That was the main reason why I was bummed [to leave after] episodes seven and eight. I was getting to work with so many different actors [in my final episodes], like Josh, Ross and Norman. It was fun. I loved the stuff with Ross this season. I think it’s unfair to the audience, to tease that Aaron and Jesus relationship. But it’s also great that we have it in there. I’m happy they did that. I did think it would be fun to stay on the show a little bit longer — but only if I got to act with everyone! If I only had that episode and then I had to go back to the Hilltop? I would have hated my life.
In the past, you have said you didn’t want to see Aaron and Jesus in a relationship, as they are in the comics. Did your mind change given the direction of the characters this season?
I liked that they had a friendship, but I felt like a further relationship wasn’t necessarily required. I thought it would have been a bit lazy: “Here are two gay characters. They should get together!” But someone else asked me about the six-year time jump [that followed Lincoln’s departure], and I was like, “Maybe they did hook up once or twice in those six years!” Maybe that contributed to their [friendship], but as you do, you just become friends afterward. I could see that happening. But a long-term [relationship]? I’m not sure about that. They have a lot in common, and they did connect in a few different ways. It was nice to have them chatting; their sensibilities were similar. They were quite natural friends.
Not only is Jesus an iconic Walking Dead character, he’s also an iconic gay character on television. How was your experience in that regard, and what do you say to viewers who felt represented by Jesus, and are going to be disappointed by this loss?
It’s been so amazing to be a part of that community and to give visibility as a gay character on one of the biggest television shows ever. It was an amazing responsibility, and I was happy to take it on. But I was disappointed it wasn’t in there more. It wasn’t ever even explicitly mentioned. [Jesus’ sexual orientation] was just one scene with Lauren in season seven. The right people picked up on it; they did recognize it. But you can find people who still don’t realize Jesus was gay. I think they could have been a bit more up front about that. While you’ve lost Jesus, you still have Aaron and Tara (Alanna Masterson), and now Magna (Nadia Hilker) and Yumiko (Eleanor Matsuura), so there’s still representation on the show. But it’s a shame. He was such a badass character. They could have made more of it. It’s really Robert Kirkman who was so amazing to do it in the comic books. I was super excited to play that. I wish they made a bigger deal of it. But other storylines take precedent, I guess.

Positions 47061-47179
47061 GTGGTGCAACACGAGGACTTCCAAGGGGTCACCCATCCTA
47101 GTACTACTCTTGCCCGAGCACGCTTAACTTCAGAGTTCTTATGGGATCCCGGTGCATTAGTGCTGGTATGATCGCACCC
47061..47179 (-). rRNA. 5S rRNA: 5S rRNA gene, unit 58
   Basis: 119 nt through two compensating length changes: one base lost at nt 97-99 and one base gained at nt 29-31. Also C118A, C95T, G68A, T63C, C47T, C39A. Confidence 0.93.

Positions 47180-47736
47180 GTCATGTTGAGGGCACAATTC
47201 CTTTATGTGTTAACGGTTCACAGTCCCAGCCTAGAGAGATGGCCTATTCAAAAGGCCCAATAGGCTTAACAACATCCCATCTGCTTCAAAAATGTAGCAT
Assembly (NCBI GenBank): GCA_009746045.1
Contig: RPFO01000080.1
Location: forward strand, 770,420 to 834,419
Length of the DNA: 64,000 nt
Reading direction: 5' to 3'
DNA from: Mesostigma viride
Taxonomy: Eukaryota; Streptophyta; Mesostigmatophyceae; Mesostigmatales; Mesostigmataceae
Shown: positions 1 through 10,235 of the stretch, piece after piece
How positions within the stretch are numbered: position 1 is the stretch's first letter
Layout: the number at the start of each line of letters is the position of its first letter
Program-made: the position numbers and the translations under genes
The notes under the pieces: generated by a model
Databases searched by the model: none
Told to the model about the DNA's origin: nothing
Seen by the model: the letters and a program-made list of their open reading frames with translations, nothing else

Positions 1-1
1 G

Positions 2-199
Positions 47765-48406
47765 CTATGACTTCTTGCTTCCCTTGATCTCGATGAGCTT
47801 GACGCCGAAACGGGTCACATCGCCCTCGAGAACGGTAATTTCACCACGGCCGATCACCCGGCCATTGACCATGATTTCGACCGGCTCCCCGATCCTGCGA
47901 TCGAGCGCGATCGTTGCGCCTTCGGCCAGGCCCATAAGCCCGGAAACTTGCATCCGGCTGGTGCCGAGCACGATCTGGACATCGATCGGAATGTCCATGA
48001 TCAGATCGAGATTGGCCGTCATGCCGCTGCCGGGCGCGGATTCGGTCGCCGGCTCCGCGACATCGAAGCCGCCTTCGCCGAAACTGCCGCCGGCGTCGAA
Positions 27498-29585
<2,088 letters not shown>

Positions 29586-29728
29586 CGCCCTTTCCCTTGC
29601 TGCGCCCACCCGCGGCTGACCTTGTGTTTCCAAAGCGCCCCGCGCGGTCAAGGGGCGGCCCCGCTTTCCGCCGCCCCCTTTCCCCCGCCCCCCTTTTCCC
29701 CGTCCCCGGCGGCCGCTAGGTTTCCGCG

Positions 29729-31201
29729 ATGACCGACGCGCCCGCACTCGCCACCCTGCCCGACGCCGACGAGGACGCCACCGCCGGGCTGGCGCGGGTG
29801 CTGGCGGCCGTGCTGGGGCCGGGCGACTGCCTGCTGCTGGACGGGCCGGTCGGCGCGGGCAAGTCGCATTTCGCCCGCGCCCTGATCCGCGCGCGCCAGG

Do you have any interest in reprising Jesus at some point down the line, perhaps in a Walking Dead movie, as is the plan with Andrew Lincoln? Given the time jump, there are lots of potential stories involving Jesus viewers haven’t seen…
I would never say never, but I would only want to do it if it was good material. I don’t have any interest in being there in the background, or showing up just for the sake of doing it. I would love to tell a story about Jesus’ beginnings or whatever happened in those six years, and there’s a lot of scope for that. If the material is strong, I would be interested.
Were you sent off with one of the cast’s legendary death dinners?
Yes! We had a nice little dinner. People have different attitudes toward leaving the show and I was really happy! (Laughs.) I gave a speech about how I was happy. Even though there were times I was frustrated with the show, I was happy we were telling this great story. That’s the whole point. It’s what I want to do in my career, and to now be able to do that on this show…and I really hadn’t felt like I had been involved in that many story points, aside from when I first joined the show, and then they gave me this huge one at the end. I’m hugely honored Angela put me in this position.
What was the hardest part about saying goodbye to Jesus — which perhaps is a moot question, since you were clearly happy to say goodbye.
I loved the character. It’s sad to say goodbye to the character. But there was just so much potential in the character that wasn’t realized. I was frustrated by that and wished we had explored it further. I wasn’t sad to say goodbye to that frustration. It was constant. I had been training for two years. I was so prepared for this character and what he was capable of. There was just lots of unrealized potential. That was very frustrating for me. When we finally showed off this year what he was able to do, that was great. I have no wish to go back to being frustrated by a character. (Laughs.) It’s really just part of being on an ongoing series. You’re constantly hoping the next episode you get, something will happen for you. You’re on the edge of your seat all the time, pressing your hands together and hoping that something cool will turn up. You can only do that for so long. I’m looking forward to doing something now that has a beginning, middle and end, so I can see the character in front of me. I spent a long time hoping my character was going to have more to do. I was happy to have a great beginning, a great bit [in the middle] with Lennie, and then a really great ending. That’s enough for me. I’m happy it rounded off in a fun way, with a great impact on the story. But at the same time, I’m ready to move on.